I have been taking the time to watch quite a few instructive videos from a variety or world class water-colorists. I came across Eric Yi Lin who teaches and instructs on his site Cafe Watercolors. I think he is a wonderful teacher who is really able to communicate his ideas. In the video below Eric has given me permission to repost his video. Click on the image below and it will take you to his site - Cafe Watercolors. ENJOY!
As I explore my own work with watercolors I have discovered a phrase that captures the spirit and direction that I want to take with my own work. I see it as very abstracted while at the same time having objective elements in it at the same time. This phrase is ABSTRACT REALISM. Now I am not sure if this is a historic or modem concept but it seems to capture two disparate ideas. One of the paintings I so admire is done by a Marc Folly. He is a French painter and is a modern master. He is described as "In love with strong lights, powerful colors and the unexpected of watercolor, Marc Folly has a taste for and art in quirky and complex subjects often linked to urban, industrial and craft life." His Facebook page click here.
I came across this article:
What Is Abstract Realism? & WHY IT'S SO POPULAR TODAY by Bakr York
First, What Is Abstract Realism?
If I could write a more meaningful & practical (than the dictionary) definition of abstract realism, it’d go something like…
abstract realism: a threefold approach to making art. It encompasses (1) a figurative, i.e., true to life, depiction of some image—whether photographed or experienced; (2) non-figurative, abstract, design elements—line, form, texture, process, etc.—in which to render that real-life image. And most importantly (3), the ineffable gestalten experience resulting from the counterpoint of (1) and (2).
2. The Realism Part of Abstract Realism: Just as Real as Hyperrealism
If the first track, or stream of thought, behind an abstract realist work is some fanciful method of creation, and likely a deeper meaning behind that method, then the second track is, of course, that elegantly simple realism track.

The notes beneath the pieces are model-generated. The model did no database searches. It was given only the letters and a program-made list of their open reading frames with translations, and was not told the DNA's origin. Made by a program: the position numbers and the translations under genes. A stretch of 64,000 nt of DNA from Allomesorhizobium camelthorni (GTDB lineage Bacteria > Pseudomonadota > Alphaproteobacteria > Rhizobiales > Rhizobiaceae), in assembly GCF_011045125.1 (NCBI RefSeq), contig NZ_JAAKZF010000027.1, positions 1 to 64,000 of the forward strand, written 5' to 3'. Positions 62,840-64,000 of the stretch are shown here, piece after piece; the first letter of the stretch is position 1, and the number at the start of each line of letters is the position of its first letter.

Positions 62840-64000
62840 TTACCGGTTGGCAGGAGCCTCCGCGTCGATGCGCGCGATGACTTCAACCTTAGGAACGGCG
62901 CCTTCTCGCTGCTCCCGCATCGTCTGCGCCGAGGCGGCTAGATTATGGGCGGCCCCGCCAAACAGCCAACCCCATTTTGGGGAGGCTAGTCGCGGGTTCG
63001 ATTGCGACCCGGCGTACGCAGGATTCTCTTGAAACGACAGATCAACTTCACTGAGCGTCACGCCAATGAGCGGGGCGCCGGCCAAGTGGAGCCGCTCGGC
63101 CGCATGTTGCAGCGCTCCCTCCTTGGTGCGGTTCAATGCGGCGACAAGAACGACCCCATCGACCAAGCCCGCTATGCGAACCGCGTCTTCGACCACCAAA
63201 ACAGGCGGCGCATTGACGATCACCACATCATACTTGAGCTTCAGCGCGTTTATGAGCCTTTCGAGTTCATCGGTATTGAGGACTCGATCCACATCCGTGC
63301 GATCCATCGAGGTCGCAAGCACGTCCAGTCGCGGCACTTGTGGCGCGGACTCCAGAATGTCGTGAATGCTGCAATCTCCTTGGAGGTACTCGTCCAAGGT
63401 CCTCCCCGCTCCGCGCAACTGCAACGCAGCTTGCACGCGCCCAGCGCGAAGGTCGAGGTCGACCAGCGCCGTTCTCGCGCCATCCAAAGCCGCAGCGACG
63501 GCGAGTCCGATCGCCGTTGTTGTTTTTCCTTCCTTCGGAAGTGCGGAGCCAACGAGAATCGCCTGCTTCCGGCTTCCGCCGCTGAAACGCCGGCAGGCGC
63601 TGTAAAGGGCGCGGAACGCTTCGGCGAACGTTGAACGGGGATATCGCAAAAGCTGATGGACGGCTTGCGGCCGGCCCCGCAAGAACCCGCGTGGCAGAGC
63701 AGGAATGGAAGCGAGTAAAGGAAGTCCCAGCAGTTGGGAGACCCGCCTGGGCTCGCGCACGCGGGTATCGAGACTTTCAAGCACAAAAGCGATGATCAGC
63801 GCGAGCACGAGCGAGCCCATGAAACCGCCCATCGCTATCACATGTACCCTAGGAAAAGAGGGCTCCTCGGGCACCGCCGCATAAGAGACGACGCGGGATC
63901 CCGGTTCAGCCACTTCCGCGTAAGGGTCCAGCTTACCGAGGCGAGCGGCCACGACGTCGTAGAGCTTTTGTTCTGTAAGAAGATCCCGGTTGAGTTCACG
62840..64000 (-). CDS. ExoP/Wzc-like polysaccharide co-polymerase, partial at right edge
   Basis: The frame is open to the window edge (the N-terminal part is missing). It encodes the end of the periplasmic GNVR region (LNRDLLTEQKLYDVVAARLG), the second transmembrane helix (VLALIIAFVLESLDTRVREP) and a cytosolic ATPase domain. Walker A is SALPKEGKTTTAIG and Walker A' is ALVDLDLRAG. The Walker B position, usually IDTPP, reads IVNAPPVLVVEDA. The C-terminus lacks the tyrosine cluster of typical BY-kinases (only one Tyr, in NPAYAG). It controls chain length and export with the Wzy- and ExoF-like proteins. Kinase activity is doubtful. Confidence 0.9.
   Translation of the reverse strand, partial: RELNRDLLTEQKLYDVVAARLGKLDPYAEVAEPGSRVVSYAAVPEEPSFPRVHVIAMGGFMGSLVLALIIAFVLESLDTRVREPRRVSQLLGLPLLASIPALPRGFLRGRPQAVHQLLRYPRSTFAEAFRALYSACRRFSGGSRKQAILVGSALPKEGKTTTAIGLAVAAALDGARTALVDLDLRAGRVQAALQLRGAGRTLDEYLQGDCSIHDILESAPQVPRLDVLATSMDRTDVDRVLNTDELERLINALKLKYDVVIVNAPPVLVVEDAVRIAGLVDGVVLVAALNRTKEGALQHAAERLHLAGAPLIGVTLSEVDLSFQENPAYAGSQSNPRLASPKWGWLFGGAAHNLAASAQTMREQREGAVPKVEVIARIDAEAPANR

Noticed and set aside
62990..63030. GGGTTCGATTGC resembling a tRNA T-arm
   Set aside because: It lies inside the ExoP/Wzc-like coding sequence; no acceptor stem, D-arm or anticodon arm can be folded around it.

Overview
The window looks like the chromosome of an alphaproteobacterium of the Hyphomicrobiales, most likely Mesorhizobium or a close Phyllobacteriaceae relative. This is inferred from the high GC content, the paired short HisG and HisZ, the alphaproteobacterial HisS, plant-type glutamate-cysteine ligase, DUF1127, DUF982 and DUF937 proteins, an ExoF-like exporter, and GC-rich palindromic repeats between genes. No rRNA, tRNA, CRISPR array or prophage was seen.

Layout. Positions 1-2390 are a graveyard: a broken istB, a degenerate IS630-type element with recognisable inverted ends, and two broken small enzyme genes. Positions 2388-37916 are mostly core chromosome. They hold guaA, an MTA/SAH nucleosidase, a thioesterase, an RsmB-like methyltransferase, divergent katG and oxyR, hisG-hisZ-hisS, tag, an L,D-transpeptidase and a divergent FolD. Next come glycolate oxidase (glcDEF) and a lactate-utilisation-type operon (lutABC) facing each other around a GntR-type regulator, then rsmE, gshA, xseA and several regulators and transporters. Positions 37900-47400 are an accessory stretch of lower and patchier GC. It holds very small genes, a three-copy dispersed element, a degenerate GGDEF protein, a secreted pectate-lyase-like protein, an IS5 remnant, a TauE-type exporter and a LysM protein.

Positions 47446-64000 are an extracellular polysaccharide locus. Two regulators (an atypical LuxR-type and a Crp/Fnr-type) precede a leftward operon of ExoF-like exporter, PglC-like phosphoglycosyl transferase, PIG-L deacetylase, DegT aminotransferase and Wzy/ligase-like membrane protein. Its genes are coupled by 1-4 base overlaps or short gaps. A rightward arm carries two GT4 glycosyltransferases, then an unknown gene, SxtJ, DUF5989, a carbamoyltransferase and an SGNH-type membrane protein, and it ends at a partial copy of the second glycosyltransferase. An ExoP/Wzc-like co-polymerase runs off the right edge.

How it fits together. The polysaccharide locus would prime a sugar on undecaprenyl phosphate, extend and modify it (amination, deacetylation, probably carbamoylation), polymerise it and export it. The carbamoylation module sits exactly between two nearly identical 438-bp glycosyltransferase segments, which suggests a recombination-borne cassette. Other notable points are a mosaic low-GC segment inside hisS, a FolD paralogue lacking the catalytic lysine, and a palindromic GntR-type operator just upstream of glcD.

That is, while the artist devotes half his mind to abstract expressionism, the other half grounds the work in some aspect of reality. It serves as a parallel anchor.
But what some people fail to see, is that abstract realism is often just as accurate as any photograph or hyperrealism artwork.
This is because realistic representation happens at different scales and by different design elements.
For example, when seen from up close, a line or shape might communicate some specific emotion—flowing peaceful tranquility, or frenetic agitation, or the fall of communism in the former Soviet Union. But after the viewer steps back, only then can they see the exact precision of a line in relationship to all the surrounding lines. And, given the artist, they might perfectly match the geometry found in real life.
The next time you look at an abstract realism landscape or portrait, squint your eyes a bit. If the artist’s realism anchor was the subject’s large-scale ratios, the blurry version seen while squinting will be indistinguishable from any photograph.
As a young realism painter, I’d take offense at anyone dismissing the skill needed to render a photorealistic portrait. But at some most most young realist painters seem to hit a kind of "fascination wall." Precision alone can only bring us so far, eventually leaving much to be desired.
Oddly, it was the power of “squinting” that converted me. It was learning how to use ambiguity that brought me over to the abstract realism camp. (That…and twenty years ofbeing a traveling artist—regularly meeting better painters than myself!)
Strathmore Printing Paper
available at Dots 'N Doodles
400 Series Heavyweight Printmaking
Weight: 280 g/m2 Surface: Medium-texture, soft Media Applications: Printmaking
This natural white printmaking paper is ideally suited for printmaking processes that require a heavier paper such as lithography, intaglio and screen print. Also suitable for relief printing. Medium-textured surface is soft, durable and can absorb large amounts of ink. Paper contains high alpha cellulose wood fiber. Acid free.